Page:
The Nabucco gas pipeline project represents an opportunity for the EU to diversify its gas supply options and lessen its reliance on Russian gas imports.
Despite widespread EU support, there remain questions as to whether Nabucco will be able to attract sufficient gas volumes in order to make the project viable within its current development window. This article provides a brief overview of the project, its goals and the remaining challenges. It also explains why a gas pipeline project is named after an opera by Giuseppe Verdi.
Isn’t Nabucco An Opera?
Nabucco is a proposed 3,300-km, 56-inch diameter gas pipeline starting at the Georgian/Turkish (and/or the Iranian/Turkish border) and running to Baumgarten in Austria, via Turkey, Bulgaria, Romania and Hungary. The Nabucco project is heralded by its sponsors as “a new gas pipeline connecting the Caspian region, Middle East and Egypt via Turkey, Bulgaria, Romania, Hungary with Austria and farther on with the Central and Western European gas markets”. From a political standpoint Nabucco is also seen to represent an opportunity for the EU to diversify its gas supply options and, symbolically if not in reality, lessen its reliance on Russian gas imports, which in 2008 amounted to around 156 Bcm (billion cubic meters) or around 32% of total EU gas demand.
The Nabucco project takes its name from the opera that its sponsors attended immediately following their first project meeting in Vienna. The phase 1 capacity of the pipeline is planned to be 8 Bcma (billion cubic meters per annum) in 2014, increasing in phase 2 to 15 Bcma in 2018, and to a maximum of between 25 and 31 Bcma by 2022. Construction is currently slated to commence in 2011, with first gas to flow in 2014.
The Project’s shareholders comprise BOTA? (Turkish state-owned), Bulgarian Energy Holding (Bulgarian state-owned), the Hungarian company MOL, the Austrian company OMV Gas & Power, the German company RWE and Transgaz (Romanian state-owned). Each shareholder has an equal 16.67% interest in the project company, Nabucco Gas Pipeline International GmbH. The project contemplates that 50% of the pipeline’s capacity will be reserved for shareholders, with the remaining 50% available to other gas shippers on commercial terms to be agreed.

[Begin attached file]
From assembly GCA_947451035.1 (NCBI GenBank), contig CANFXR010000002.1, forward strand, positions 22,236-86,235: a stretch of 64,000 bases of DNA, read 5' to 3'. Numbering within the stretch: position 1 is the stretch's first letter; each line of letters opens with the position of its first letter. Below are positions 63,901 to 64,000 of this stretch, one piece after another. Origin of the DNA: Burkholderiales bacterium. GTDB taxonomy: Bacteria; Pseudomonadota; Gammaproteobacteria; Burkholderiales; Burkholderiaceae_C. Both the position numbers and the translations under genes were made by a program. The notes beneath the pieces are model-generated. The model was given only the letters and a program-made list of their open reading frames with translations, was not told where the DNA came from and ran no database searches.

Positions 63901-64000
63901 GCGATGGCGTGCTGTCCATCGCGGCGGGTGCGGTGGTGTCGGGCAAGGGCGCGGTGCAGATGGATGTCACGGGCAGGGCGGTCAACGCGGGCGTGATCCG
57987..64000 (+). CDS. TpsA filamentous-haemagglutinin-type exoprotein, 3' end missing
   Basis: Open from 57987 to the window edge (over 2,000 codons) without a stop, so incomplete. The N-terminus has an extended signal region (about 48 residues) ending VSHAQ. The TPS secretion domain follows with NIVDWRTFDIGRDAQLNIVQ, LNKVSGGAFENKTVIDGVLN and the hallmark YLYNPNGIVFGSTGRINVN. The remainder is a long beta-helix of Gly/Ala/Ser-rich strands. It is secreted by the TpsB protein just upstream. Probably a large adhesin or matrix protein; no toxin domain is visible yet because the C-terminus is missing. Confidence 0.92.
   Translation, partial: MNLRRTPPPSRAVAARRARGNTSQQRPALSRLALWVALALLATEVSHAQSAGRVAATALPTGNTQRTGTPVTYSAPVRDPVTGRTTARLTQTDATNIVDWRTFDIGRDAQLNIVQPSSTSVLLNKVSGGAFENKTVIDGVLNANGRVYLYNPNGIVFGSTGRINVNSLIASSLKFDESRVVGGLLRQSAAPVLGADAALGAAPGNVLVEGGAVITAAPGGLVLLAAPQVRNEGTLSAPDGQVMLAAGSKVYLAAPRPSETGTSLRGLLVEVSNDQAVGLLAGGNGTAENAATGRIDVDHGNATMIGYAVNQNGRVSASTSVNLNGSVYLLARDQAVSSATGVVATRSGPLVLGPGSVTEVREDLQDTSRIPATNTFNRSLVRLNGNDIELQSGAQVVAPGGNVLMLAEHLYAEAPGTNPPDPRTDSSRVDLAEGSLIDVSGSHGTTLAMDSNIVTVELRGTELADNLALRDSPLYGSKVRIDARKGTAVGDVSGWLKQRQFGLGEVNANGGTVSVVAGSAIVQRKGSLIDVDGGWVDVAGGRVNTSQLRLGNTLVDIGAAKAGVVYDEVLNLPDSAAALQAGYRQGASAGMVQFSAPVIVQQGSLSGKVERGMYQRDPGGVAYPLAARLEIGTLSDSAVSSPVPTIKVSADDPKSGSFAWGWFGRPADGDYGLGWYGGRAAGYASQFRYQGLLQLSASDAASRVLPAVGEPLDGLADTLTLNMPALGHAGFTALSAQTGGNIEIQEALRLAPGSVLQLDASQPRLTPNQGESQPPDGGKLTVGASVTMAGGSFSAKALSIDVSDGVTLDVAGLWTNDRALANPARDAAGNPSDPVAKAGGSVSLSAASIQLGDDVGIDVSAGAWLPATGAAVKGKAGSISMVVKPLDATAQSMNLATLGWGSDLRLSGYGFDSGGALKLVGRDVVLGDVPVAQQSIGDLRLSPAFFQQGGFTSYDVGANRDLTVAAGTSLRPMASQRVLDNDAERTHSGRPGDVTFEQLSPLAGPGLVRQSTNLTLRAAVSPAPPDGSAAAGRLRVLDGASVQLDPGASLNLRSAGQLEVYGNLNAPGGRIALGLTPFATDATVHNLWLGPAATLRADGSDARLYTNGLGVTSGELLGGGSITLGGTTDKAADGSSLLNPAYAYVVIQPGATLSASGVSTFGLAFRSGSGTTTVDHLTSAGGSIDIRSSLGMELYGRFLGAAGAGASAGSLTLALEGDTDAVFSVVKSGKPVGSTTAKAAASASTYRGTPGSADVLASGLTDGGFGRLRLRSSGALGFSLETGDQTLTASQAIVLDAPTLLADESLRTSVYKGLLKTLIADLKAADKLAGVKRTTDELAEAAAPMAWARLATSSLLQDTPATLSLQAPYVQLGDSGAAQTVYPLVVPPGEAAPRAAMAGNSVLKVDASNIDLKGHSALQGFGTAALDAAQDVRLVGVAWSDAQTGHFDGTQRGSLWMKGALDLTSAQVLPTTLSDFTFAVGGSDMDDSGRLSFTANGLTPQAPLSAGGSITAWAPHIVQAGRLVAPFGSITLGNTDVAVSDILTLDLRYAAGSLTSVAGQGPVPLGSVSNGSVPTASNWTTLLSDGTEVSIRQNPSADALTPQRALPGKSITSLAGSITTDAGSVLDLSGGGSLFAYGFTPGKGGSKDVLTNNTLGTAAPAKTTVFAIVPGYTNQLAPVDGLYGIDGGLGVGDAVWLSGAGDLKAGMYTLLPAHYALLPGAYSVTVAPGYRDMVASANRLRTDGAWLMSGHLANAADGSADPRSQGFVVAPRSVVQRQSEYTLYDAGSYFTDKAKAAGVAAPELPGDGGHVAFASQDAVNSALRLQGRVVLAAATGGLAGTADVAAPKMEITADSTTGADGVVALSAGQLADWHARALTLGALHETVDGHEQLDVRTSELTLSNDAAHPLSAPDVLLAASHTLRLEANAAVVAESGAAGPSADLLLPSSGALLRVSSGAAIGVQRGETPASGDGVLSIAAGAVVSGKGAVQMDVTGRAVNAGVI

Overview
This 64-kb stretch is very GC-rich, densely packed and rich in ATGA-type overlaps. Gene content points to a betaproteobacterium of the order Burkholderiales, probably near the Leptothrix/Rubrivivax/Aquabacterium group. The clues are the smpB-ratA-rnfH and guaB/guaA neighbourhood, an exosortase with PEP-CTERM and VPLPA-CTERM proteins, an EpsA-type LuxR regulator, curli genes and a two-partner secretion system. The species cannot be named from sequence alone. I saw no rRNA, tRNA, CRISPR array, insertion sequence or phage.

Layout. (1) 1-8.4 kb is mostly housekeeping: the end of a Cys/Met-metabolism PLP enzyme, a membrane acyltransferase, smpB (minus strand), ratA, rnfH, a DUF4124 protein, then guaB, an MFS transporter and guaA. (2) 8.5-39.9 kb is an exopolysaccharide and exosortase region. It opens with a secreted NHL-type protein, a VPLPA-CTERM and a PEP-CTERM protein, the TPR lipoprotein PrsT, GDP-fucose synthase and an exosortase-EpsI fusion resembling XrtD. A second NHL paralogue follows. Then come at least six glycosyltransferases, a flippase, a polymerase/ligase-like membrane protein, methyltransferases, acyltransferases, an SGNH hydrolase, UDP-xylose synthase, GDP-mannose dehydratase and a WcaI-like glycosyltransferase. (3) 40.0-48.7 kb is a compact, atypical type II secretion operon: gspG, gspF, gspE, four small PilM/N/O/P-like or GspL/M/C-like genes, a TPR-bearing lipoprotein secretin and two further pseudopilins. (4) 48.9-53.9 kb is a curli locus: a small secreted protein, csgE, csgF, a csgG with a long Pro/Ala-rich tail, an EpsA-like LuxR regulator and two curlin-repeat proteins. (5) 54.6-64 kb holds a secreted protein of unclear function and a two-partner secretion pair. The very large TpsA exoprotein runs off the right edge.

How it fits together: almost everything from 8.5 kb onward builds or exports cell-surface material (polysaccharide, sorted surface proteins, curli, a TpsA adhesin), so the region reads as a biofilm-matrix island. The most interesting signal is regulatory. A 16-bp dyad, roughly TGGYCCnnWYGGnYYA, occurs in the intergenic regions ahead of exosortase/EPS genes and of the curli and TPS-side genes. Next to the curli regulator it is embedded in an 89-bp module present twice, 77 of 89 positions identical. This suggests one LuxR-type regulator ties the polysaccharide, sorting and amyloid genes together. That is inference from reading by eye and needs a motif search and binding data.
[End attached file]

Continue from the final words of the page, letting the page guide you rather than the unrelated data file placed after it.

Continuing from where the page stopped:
Show Me The Money
The Nabucco shareholders estimate the project’s investment costs, including financing costs, to be approximately 7.9 billion Euros. Without sufficiently long-term binding gas through-put commitments, however, the project has been unable to secure the necessary finance. On January 27, 2009, at the Nabucco Summit held in Budapest, it was reported that the heads of the European Investment Bank (EIB) and the European Bank for Reconstruction and Development (EBRD) committed to provide financial backing for the Nabucco gas pipeline. However, this “commitment” was conditioned on the project meeting “the requirements of solid project financing”. Without dedicated gas supplies, and the associated cash-flows, Nabucco may be unable to complete any project financing (at least on a commercial basis).
The Scramble For Gas
Nabucco is often described as being in direct competition with other proposed “southern route” gas export projects, such as the Gazprom-backed South Stream project (a proposed gas pipeline to transport Russian natural gas to the Black Sea to Bulgaria and farther to Austria and Italy). The economic reality is that the success of any one project does not necessarily preclude the success of the others – the European gas market is large enough to accommodate many such projects and the associated gas volumes. Some commentators have criticized the perceived over-politicization of the Nabucco vs. South Stream media coverage, which has at times seemed to style project rivalry as Russia against the West. Indeed, some media coverage would suggest that competition between the current crop of pipeline projects is something akin to a space race for the new millennium. Despite these criticisms, however, cross-border hydrocarbon pipeline projects are by their very nature political, and such projects often compete with each other for windows of market opportunity.